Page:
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Studies on mold allergens.

AIlergen extracts have been used for the diagnosis and treatment of allergy for over 70 years, millions of patients being involved each year. Despite this, little is known concerning the nature of these materials, either in terms of allergen and antigen content or in terms of their ability to desensitize patients. Moreover, allergen extracts prepared by different procedures and marketed by different companies vary considerably in composition and content of allergen materials; some may contain irritants and extraneous materials. Obviously such poorly standardized extracts will influence diagnostic results as well as proposed immunotherapy Pollen has been widely studied as an aeroallergen for many years, but far less is known about fungal spores, even though these are present in the air in concentrations in excess of those of pollen grains. A recent survey in North American homes revealed that Cladosporium is one of the species most often encountered both indoors and outdoors. Other common molds isolated from homes are Alternaria, Penicillium, Helminthosporium and Aspergillus. It has long been established that respiratory allergic symptoms can be caused by inhalation of air-borne mold spores. The present therapy attempts to desensitize patients by injections of crude extracts of the appropriate molds.

A programme was eshtablished under the leadership of Hari M. Vijay, in the Drug Toxicology Division, on mold allergens. This is providing the basic scientific knowledge and reference materials that will eventually permit regulations to be drawn up governing commercial preparations being sold for desensitization therapy.

Purification of A. alternata crude extract by gel-filtration on Sephadex G-100 led to the discovery that A.alternata produced, in addition to the major allergen protein mixture (94, 77, 66 and 59 Kda MW by immunoblotting) a related cross-reacting protein (16 and 18 Kda MW), antigenic and immunogenic for the production of IgG antibodies but with little or no allergenic activity (hypoallergen). Cross-reactivity between the major and hypoallergen components was observed in immunoblotting and crossed-immunoelectrophoresis and fused-rocket immunoelectrophoresis using rabbit antisera to the purified major and hypoallergens, suggesting that the hypoallergen carries a dominant epitope of the major allergen. From the point of view of immuno-therapy, it is evident the antigenicity of the hypoallergen component, its cross-reactivity with the major allergen component, its low allergenicity and its ease of purification are all excellent characteristics for a therapeutic agent capable of desensitizing patients with minimal risk of anaphylaxis. Moreover, the hypoallergen could also be used for in vitro (by radio-allergosorbent assay) diagnosis of mold allergenic patients.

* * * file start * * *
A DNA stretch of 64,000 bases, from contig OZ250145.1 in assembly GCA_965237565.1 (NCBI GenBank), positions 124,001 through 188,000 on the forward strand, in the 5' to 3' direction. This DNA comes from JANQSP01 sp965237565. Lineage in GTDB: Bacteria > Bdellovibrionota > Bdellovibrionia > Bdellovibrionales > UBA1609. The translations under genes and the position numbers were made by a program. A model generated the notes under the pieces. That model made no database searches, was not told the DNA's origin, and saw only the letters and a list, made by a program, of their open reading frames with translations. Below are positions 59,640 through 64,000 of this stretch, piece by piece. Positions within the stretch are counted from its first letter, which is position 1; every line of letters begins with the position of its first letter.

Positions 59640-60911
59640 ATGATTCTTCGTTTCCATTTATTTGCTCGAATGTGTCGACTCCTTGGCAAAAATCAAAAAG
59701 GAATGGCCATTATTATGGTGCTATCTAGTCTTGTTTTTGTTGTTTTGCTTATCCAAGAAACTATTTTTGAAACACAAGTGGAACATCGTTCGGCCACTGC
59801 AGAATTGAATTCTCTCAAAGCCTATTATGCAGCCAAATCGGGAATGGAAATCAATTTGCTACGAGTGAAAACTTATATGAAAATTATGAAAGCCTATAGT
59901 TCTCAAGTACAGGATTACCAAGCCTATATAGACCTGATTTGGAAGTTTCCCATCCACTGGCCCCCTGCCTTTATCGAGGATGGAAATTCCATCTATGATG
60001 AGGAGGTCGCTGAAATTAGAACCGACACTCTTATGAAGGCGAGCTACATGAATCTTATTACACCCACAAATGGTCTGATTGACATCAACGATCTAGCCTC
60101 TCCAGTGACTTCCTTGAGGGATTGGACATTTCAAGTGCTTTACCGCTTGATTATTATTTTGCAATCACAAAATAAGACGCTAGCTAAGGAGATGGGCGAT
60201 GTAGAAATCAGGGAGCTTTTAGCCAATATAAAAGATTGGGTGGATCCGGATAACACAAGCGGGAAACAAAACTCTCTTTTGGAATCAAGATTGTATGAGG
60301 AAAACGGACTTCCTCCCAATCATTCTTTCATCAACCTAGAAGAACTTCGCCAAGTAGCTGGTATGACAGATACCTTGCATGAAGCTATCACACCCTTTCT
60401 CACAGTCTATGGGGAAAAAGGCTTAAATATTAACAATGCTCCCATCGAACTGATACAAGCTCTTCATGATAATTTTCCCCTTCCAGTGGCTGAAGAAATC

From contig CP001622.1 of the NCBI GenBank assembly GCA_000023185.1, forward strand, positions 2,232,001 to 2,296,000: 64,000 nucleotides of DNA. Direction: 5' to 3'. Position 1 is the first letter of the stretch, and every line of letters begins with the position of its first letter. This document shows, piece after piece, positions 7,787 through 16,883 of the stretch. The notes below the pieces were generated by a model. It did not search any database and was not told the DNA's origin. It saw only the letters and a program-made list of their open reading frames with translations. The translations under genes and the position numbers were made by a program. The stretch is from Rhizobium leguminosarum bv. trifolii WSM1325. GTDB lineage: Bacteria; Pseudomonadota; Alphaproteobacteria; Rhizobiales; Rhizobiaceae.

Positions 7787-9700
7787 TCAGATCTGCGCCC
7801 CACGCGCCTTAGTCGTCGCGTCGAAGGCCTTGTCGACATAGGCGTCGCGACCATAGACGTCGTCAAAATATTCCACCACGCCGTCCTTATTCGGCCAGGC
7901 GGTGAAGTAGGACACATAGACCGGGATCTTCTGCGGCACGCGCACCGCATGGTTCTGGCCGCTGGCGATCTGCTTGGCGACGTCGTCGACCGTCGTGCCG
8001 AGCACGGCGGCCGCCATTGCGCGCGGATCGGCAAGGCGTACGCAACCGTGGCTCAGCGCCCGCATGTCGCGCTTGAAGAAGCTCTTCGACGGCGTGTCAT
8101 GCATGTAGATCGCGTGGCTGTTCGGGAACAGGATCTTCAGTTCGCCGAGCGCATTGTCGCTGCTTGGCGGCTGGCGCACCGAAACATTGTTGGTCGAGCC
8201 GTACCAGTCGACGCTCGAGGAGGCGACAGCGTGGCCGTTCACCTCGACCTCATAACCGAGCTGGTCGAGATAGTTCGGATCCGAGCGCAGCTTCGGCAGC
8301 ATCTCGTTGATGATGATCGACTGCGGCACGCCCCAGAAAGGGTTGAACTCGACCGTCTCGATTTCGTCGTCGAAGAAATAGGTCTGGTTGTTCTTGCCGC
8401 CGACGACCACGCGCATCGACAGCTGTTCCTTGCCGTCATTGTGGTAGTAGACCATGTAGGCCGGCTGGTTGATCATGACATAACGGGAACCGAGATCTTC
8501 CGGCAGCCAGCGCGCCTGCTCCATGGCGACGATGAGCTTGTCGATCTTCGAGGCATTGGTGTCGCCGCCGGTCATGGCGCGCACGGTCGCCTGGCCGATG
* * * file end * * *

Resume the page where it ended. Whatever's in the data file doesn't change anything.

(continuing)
A better understanding of the structure of the allergen and its gene would allow design of non-allergenic fragments carrying the antigenic determinant similar to the hypoallergen. These should be better therapeutic agents than the crude extracts in use at present or the purified and modified allergens now being developed. Currently, mRNA is being isolated from the culture of A. alternata, and production of monoclonal antibodies of the IgE and IgG classes to the major and hypoallergen is in process. Cloning of the allergens will be attempted using the sequence information and the specific antisera (monoclonal antibodies to the major and hypoallergen).

In 1981, the Allergen Standardization Subcommittee of the International Union of Immunological Societies undertook the production of serveral allergen extracts that would meet WHO specifications as International Reference Preparations. Since 1983, an International Collaborative Study has been carried out on candidate Alternaria extracts. Major difficulties were encountered in source materials. For example, extracts were prepared from strains which could not be verified as being Alternaria, some strains were identified as Alternaria sp. but not specifically Alternaria alternata. This is important as this species is a cause of bronchospasm in the significant number of patients. It is essential therefore that the A. alternata isolates included in a reference preparation be properly characterized for their purity, allergenic potency and presence of major allergenic components. In view of the problems with the source materials, it was initially concluded that an International Reference Preparation of Alternaria sp. could be obtained but not specifically one of Alternaria alternata. This obviously would present problems for allergen standardization of this organism. The group therefore undertook further investigation of four well characterized isolates of A. alternata, and have reported that laboratory cultures of these isolates, grown on synthetic revised tobacco medium, were found suitable for a reference preparation. The batch-to-batch reproducibility of one of the isolates was investigated by biochemical and immunological techniques. It was found that a reference preparation of A. alternata, suitable for standardization purposes, can be obtained from any batch of the stable isolate of this organism (isolate 34-016), against which the potency of commercial extracts can be adequately measured.
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Author:Vijay, Hari M.
Publication:Canadian Chemical News
Date:Nov 1, 1989
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